Lacey Moore has worked and played outside all her life. As an adventure travel guide Lacey enjoyed the physical engagement of being outside backpacking and kayaking in the Pacific Northwest- “but, my favorite part was sharing the science behind the natural world with people of all ages. I believe it lends greater depth to the outdoor experience,” says Lacey.
Behind Every Great Scientist is a Teacher with a Strong Message
How does a kid from Missouri become an award-winning scientist who specializes in animals living in the bottom of the ocean? “It wasn’t until I was in community college that I was jolted into actually applying myself. I had a teacher who told me I ‘made him sick’ because I got decent grades with such little effort”, chuckled Jim. “I mean, he had a point. I was basically surfing and goofing off.”
Jim applied himself all the way to his PhD from Scripps Institute of Oceanography and today instills a natural curiosity about the ocean with his engaging presence.
Believe it or not, millions of tiny delicate coral animals create the enormous coral reefs that can even be seen from outer space. The coral polyps (cnidarians related to anemones and jellies) live in a colony. Together they build a mineral skeleton from calcium carbonate, which creates a complicated reef structure with a myriad of shapes and sizes.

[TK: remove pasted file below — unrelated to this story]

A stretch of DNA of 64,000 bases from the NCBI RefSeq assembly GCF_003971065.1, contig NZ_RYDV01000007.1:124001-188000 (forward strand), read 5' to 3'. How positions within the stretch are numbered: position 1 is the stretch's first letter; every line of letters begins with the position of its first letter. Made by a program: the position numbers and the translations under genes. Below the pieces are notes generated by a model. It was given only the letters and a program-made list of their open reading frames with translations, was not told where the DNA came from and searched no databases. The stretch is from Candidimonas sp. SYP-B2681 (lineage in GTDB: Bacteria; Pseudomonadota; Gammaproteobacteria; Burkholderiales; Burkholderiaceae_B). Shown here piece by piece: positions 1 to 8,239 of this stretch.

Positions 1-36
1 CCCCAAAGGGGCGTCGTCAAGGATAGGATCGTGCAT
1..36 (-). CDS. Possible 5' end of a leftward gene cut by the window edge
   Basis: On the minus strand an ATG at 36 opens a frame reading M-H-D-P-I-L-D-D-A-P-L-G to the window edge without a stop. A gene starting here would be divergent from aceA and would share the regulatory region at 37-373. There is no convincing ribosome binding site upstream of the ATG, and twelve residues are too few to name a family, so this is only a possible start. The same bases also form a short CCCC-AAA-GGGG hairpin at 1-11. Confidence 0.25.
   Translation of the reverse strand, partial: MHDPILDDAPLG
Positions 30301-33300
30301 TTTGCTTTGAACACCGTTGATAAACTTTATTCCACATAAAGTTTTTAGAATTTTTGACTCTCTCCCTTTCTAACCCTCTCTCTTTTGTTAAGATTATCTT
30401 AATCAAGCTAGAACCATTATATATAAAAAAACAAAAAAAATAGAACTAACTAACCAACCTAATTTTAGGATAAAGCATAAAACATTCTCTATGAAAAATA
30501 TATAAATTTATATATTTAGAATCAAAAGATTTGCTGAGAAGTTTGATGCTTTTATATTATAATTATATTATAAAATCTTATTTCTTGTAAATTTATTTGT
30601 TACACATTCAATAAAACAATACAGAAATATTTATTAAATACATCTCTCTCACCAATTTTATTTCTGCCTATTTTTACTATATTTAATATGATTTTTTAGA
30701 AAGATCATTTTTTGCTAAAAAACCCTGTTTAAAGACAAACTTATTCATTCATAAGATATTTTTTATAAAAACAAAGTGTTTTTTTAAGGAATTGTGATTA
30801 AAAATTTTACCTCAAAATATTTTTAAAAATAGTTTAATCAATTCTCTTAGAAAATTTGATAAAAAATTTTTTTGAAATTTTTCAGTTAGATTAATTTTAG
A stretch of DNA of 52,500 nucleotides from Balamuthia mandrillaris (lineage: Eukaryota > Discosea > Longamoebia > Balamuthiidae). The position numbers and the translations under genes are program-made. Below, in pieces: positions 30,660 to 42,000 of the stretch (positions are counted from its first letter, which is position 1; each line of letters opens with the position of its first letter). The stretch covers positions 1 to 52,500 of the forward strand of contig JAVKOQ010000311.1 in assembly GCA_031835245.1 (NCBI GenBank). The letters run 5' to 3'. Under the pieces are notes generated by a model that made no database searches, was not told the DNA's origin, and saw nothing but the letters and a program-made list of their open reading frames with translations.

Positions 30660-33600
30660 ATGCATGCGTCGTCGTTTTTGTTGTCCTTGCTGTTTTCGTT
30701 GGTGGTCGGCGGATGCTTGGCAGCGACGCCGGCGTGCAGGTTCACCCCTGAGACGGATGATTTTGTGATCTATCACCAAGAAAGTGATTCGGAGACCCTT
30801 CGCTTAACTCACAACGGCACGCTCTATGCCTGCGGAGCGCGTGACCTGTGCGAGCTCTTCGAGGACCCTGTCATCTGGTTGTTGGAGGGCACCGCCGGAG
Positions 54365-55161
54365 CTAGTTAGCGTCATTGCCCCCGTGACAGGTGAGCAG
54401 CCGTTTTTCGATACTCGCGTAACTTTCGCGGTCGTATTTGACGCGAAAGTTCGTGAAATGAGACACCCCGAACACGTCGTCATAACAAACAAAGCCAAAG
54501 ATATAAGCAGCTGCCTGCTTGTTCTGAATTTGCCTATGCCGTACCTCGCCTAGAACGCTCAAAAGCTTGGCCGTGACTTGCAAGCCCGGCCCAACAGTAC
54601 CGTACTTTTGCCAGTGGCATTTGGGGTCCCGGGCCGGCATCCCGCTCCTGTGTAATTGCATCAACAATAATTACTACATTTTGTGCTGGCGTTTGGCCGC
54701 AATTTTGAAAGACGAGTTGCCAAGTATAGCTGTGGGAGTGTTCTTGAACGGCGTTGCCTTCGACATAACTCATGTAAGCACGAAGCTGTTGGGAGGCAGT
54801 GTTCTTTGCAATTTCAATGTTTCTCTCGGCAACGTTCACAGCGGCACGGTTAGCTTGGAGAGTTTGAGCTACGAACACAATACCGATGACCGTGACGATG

Coral structures provide endless habitats for other animals to live. It’s impossible to talk about corals without talking about the entire reef ecosystem. Coral reefs are the most diverse of any marine ecosystem, often referred to as the rainforests of the sea. A quarter of all marine species depend on coral reefs for food or shelter, or both.
This collection consists of six lesson plans designed to help students construct an explanation of the geologic time scale based on personal connections, science concepts that include Law of Superposition and index fossils and nature of science ideas. The lessons highlight a diversity of scientists and geologic sites that complement Shape of Life videos.
A variety of modalities are engaged that encourage shared exploration with peers. Students go outside and observe the schoolyard, watch videos, create a “geologic site in a cup,” utilize technology for geologic time scale interpretations, work in small groups and participate in whole class discussions throughout the lessons.
Your students will ROCK these lessons!